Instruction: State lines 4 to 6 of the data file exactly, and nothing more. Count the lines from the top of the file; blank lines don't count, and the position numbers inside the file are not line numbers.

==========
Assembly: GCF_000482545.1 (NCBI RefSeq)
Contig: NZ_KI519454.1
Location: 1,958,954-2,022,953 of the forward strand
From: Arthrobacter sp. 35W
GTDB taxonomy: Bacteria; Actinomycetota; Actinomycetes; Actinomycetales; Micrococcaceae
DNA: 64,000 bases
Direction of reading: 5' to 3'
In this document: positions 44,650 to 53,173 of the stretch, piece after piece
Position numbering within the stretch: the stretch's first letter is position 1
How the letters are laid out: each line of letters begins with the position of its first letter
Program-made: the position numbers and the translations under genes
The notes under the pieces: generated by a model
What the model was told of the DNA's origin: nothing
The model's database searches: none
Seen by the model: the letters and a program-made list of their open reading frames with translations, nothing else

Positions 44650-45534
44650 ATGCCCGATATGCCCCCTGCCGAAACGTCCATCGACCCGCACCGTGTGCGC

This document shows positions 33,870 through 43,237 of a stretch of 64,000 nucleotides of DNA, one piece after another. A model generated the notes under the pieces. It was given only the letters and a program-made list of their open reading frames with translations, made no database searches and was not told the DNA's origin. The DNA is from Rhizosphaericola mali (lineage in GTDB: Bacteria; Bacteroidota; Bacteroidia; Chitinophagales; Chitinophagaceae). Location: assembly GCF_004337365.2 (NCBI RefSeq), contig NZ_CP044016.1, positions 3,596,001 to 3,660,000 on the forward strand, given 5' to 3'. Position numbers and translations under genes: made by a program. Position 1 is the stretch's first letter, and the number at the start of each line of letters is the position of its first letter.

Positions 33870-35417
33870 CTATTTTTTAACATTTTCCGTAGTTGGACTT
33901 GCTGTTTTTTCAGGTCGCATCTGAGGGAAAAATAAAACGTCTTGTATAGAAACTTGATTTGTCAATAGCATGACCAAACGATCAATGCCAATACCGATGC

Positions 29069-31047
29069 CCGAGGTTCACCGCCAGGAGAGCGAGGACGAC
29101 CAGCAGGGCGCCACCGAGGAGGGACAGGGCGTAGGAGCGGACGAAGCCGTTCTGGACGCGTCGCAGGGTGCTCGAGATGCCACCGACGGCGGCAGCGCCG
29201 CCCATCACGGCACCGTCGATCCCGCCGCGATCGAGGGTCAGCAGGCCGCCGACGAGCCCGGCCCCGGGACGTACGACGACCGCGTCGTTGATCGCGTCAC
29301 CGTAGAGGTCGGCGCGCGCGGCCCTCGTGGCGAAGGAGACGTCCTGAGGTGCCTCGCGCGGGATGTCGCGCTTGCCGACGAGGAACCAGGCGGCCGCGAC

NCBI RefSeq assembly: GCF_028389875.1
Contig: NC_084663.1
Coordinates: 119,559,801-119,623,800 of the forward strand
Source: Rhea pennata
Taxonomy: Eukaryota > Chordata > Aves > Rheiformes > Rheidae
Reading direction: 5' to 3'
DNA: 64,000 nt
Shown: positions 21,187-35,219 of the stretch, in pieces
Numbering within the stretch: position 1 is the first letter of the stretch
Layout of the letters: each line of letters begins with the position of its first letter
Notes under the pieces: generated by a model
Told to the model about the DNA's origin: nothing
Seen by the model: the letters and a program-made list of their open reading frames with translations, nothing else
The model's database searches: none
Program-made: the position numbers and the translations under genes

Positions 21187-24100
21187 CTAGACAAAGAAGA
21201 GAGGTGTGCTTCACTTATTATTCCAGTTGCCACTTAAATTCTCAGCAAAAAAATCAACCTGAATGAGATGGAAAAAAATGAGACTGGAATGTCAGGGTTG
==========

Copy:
From: Arthrobacter sp. 35W
GTDB taxonomy: Bacteria; Actinomycetota; Actinomycetes; Actinomycetales; Micrococcaceae
DNA: 64,000 bases